Hey folks, I’m really sorry that so many of you are losing your comments. It’s not just happening to you. I’m losing a lot of NFRs I append to your comments. I don’t know why it’s happening, though I assume it has everything to do with the way our website was rocked to the rafters by the viral response to my interview with J.D. Vance. Only this weekend, two weeks after it first appeared, did the traffic approach normal again. I deeply apologize to you for the problems. I’m having them too. We’re working on it, I promise. Let me suggest to you that you copy and save your comment to your clipboard before you hit “publish.” That way, if it doesn’t post, you will not have lost it, and you can try again. I’m going to start doing that. I’ve been doing it with my blog entries for a while now (good thing I did it with this post, because I almost lost the first one), and I’m so frustrated by losing comments that I’m going to start doing that too.

Every day I get amazing letters from readers who were knocked over by what J.D. had to say in the interview, and who decided from it to buy his memoir Hillbilly Elegy, about growing up poor and white in Appalachia. I’m used to that now. But every now and then, one will flop over the transom that makes me go Holy cow! Like this one:

Gosh, this was great. So helpful to me as a home care nurse from LA who now lives in [a rural southern California town] and sees patients mainly in [a nearby rural southern California town]. Oh, dear. So many things I have seen that I had no idea existed this close to LA. It unfortunately seems to me that a lot of the folks I see are not interested in change. They would like more benefits from the government. Meth addiction — I am shocked now to meet young white people here who are not addicted. And, something else: weird, weird sex stuff.  I am 53, from LA and have never heard of “gay for pay” but I hear about it all the time up here. Thanks again! I will buy that book.

Last night I was at the gym — woohoo, the Slug is exercising again! — and saw on the TV there a 60 Minutes segment about heroin use in small-town America. They focused mostly on Ohio. I wasn’t shocked by it, because I had read Sam Quinones’ great book Dreamland, on the same subject. I blogged about it here. Excerpt:

This is how heroin went from being the kind of scary big-city drug that only lowlifes used in the Seventies to being a drug of choice for Mayberry.

The most fascinating part of Dreamland is how Quinones examines the cultural roots of the opiate epidemic. He writes:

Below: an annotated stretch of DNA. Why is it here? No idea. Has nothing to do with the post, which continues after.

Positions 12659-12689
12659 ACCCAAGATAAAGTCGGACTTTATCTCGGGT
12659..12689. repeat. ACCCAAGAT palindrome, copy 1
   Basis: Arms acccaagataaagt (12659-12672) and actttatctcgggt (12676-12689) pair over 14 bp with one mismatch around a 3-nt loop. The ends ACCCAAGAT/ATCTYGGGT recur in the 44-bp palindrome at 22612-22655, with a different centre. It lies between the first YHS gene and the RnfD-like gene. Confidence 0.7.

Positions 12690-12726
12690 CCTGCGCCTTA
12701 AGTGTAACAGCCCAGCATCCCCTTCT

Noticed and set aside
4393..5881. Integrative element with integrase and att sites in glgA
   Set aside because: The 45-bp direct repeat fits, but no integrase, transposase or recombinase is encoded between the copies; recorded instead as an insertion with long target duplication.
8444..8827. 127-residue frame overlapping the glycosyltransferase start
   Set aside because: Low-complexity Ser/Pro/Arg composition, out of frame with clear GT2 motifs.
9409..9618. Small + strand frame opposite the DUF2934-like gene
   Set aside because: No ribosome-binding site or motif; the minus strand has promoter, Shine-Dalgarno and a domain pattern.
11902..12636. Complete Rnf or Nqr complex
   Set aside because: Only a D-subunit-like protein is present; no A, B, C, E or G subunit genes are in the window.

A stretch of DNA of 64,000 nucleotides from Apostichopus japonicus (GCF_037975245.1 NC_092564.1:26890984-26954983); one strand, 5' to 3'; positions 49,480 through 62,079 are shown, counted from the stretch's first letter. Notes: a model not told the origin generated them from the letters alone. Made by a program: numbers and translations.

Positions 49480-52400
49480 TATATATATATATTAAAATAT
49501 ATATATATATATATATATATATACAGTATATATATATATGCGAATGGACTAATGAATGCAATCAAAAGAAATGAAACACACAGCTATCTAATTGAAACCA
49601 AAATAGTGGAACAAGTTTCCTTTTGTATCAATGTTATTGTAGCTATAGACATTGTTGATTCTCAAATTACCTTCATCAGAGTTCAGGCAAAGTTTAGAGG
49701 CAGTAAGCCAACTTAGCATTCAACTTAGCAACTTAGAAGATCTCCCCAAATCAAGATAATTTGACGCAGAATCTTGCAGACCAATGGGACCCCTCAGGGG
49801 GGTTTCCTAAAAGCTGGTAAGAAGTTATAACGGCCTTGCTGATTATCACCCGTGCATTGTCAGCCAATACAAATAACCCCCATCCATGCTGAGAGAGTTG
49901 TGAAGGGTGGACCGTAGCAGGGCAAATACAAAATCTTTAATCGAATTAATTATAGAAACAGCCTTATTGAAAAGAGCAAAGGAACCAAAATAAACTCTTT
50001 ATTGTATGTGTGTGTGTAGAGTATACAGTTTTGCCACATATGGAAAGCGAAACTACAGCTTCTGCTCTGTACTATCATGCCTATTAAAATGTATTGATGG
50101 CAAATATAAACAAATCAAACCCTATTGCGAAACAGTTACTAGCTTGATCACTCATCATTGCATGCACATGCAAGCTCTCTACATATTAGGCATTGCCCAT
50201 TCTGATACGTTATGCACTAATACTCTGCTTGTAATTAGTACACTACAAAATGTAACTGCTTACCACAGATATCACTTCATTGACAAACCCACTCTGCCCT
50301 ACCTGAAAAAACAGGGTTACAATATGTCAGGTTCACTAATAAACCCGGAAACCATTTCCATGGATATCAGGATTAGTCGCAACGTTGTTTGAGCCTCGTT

In heroin addicts, I had seen the debasement that comes from the loss of free will and enslavement to what amounts to an idea: permanent pleasure, numbness, and the avoidance of pain. But man’s decay has always begun as soon as he has it all, and is free of friction, pain, and the deprivation that temper his behavior.

In fact, the United States achieved something like this state of affairs … in the last decade of the twentieth century and the first decade of the twenty-first century. When I returned home from Mexico in those years, I noticed a scary obesity emerging. It wasn’t just the people. Everything seemed obese and excessive. Massive Hummers and SUVs were cars on steroids. In some of the Southern California suburbs near where I grew up, on plots laid out with three-bedroom houses in the 1950s, seven-thousand-square-foot mansions barely squeezed between the lot lines, leaving no place in which to enjoy the California sun.


Excess contaminated the best of America. Caltech churned out brilliant students, yet too many of them now went not to science but to Wall Street to create financial gimmicks that paid off handsomely and produced nothing. Exorbitant salaries, meanwhile, were paid to Wall Street and corporate executives, no matter how poorly they did. Banks packaged rolls of bad mortgages and we believed Standard & Poor’s when they called them AAA. Well-off parents no longer asked their children to work when they became teenagers.

In Mexico, I gained a new appreciation of what America means to a poor person limited by his own humble origins. I took great pride that America had turned more poor Mexicans into members of the middle class than had Mexico. Then I would return home and see too much of the country turning on this legacy in pursuit of comfort, living on credit, attempting to achieve happiness through more stuff. And I saw no coincidence that this was also when great numbers of these same kids — most of them well-off and white — began consuming huge quantities of the morphine molecule, doping up and tuning out.

Dreamland is not really about being materially poor, but about being spiritually poor. If Hillbilly Elegy meant something to you, read Dreamland.  I couldn’t stop thinking about it today, reflecting on the fresh-faced young suburban Ohio woman and recovering heroin addict who told 60 Minutes correspondent Bill Whitaker last night about shooting up in the high school bathroom. Her name is Hannah Morris. It started with pot, then went to pills, then to smoking heroin, then shooting it up:

Bill Whitaker: So you were what, 15?

Hannah Morris: Yeah. And I was like, oh my gosh that was amazing.

Bill Whitaker: You remember it even now?

Hannah Morris: Oh yeah. Let’s say I’ve never done a drug in my life. I would normally be happiness at a six or a seven, at a scale out of 10, you know. And then you take heroin and you’re automatically at a 26. And you’re like, I want that again.

Hannah says the heroin was so addictive that rather quickly she and several other students went from smoking it at parties to shooting it up at high school.

Hannah Morris: Like, doing it at school in the bathroom.

Bill Whitaker: A syringe?

Hannah Morris: A syringe. I would have it in my purse, all ready to go.

Fifteen years old. Not the inner city, but an upper middle class Midwestern suburb.

What a country we’ve become.